Two Chinese nationals were charged by the U.S. Justice Department (DOJ) with laundering over $100 million worth of cryptocurrency that was previously hacked by North Korean fraudsters, the DOJ said on Tuesday (March 3).
According to the two-count indictment filed in federal court in Washington, D.C. and unsealed on Monday (March 2), Tian Yinyin and Li Jiadong allegedly laundered cryptocurrency stolen by North Korean hackers between December 2017 and April 2019. The Chinese men were charged with money laundering conspiracy and operating an unlicensed money transmitting business.
“The hacking of virtual currency exchanges and related money laundering for the benefit of North Korean actors poses a grave threat to the security and integrity of the global financial system,” said U.S. Attorney Timothy J. Shea. “These charges should serve as a reminder that law enforcement, through its partnerships and collaboration, will uncover illegal activity here and abroad, and charge those responsible for unlawful acts and seize illicit funds even when in the form of virtual currency.”
According to the pleadings, North Korean co-conspirators hacked a digital currency exchange and pilfered roughly $250 million worth of cryptocurrency. The money was then washed via eCurrency transactions. The North Korean hackers bypassed several know-your-customer (KYC) provisions using altered photos and fake identifications. A percentage of the stolen money was used to offset the cost of infrastructure used in North Korean hacking campaigns.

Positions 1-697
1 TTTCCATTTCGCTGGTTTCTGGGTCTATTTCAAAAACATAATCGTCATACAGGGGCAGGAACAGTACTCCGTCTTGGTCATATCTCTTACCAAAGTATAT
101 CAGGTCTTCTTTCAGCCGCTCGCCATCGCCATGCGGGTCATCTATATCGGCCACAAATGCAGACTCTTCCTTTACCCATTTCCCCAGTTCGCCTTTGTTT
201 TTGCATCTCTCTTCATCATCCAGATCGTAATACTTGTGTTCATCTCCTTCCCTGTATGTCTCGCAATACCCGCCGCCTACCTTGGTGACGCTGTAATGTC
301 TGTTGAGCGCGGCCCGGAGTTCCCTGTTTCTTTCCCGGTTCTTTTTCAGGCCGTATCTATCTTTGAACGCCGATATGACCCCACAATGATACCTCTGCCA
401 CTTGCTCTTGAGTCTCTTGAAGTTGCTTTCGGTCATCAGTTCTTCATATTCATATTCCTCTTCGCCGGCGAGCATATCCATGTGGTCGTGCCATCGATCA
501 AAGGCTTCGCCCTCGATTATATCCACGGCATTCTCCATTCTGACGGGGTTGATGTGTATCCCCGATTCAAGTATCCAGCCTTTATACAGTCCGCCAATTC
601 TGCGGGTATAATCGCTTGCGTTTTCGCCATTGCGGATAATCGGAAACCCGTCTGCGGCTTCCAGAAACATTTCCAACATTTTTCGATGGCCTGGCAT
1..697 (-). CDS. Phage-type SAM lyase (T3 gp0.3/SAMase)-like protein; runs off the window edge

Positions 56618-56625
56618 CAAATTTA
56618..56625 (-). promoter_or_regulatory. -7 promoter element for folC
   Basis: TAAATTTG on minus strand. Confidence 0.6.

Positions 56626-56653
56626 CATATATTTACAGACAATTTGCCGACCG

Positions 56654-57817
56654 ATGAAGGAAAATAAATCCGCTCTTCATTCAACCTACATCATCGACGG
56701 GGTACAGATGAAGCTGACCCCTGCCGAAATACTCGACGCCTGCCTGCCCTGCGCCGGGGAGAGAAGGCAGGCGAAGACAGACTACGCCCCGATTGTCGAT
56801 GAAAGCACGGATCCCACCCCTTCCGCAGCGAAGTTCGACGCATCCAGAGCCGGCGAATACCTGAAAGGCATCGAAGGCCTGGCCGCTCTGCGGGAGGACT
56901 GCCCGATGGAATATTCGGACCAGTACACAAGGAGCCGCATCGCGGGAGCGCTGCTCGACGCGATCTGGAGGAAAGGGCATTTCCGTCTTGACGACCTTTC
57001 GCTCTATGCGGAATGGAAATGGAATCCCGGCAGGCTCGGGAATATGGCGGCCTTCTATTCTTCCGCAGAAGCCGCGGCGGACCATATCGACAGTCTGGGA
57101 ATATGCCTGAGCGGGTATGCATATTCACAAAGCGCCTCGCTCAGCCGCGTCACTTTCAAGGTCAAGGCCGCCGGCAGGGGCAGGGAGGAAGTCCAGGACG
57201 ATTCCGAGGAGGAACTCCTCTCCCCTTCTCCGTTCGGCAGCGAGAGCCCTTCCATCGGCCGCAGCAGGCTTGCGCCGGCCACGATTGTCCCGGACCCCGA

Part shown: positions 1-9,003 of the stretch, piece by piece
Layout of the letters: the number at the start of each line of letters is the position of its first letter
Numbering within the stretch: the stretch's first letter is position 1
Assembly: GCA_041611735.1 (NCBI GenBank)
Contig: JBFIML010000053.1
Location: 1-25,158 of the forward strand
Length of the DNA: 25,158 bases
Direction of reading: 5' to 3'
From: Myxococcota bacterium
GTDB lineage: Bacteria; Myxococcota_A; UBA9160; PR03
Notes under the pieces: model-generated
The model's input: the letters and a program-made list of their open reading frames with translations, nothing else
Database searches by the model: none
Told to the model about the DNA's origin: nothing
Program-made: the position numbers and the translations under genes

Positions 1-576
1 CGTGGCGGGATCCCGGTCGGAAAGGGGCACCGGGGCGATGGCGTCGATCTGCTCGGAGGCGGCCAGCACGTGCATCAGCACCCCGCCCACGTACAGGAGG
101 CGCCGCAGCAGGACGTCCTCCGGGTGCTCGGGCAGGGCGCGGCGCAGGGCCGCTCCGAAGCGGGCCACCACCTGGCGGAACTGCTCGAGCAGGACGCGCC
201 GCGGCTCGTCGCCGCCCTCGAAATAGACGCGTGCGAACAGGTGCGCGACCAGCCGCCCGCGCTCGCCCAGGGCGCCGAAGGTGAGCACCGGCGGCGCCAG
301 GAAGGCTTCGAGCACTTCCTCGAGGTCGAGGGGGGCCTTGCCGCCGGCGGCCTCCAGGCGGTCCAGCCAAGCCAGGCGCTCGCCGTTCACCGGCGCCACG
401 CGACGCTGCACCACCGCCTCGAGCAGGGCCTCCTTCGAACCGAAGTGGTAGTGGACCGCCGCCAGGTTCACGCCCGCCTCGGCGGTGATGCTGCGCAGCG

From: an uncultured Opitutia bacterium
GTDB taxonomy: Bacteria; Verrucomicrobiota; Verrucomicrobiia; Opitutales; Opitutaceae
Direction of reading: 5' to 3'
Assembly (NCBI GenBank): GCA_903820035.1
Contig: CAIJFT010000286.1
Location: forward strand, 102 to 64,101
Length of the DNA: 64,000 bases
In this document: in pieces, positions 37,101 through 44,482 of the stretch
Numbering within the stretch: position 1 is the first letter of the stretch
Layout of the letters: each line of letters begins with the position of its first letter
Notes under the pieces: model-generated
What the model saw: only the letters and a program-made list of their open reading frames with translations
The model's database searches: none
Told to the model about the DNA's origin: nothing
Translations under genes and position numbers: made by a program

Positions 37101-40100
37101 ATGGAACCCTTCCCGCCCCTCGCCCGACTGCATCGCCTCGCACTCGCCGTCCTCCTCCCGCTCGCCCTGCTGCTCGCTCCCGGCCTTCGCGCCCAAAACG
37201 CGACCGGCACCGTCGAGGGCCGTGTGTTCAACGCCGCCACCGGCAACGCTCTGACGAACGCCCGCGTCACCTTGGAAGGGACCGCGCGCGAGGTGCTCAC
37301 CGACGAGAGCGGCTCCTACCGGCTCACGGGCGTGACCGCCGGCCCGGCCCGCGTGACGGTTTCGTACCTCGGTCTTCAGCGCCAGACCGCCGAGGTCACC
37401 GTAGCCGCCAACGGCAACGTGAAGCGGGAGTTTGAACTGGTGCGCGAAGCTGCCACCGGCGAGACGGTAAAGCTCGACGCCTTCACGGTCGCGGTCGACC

“North Korea continues to attack the growing worldwide ecosystem of virtual currency as a means to bypass the sanctions imposed on it by the United States and the United Nations Security Council. IRS-CI is committed to combating the means and methods used by foreign and domestic adversaries to finance operations and activities that pose a threat to U.S. national security,” said Don Fort, chief, IRS-CI. “We will continue to push our agency to the forefront of complex cyber investigations and work collaboratively with our law enforcement partners to ensure these nefarious criminals are stopped and that the integrity of the United States financial system is preserved.”
The pleadings also allege that between December 2017 and April 2019, Yinyin and Jiadong laundered more than $100 million worth of virtual currency, most of which came from the hacked virtual currency exchange. The defendants operated in the U.S. but did not register with the Financial Crimes Enforcement Network (FinCEN).
Further, the North Korean co-conspirators are allegedly linked to about $48.5 million worth of stolen virtual currency from a South Korea-based virtual currency exchange in November 2019. The civil forfeiture complaint identifies 113 virtual currency accounts and addresses that were used by the defendants and unnamed co-conspirators to launder funds.
The DOJ also said that the U.S. Department of the Treasury’s Office of Foreign Assets Control (OFAC) imposed sanctions on Yinyin, Liadong, and numerous cryptocurrency addresses.
In January, the U.S. charged Ethereum developer Virgil Griffith with violating North Korean sanctions. He was arrested in November and charged with conspiring to violate the International Emergency Economic Powers Act after traveling to North Korea in April 2019 to attend a cryptocurrency conference.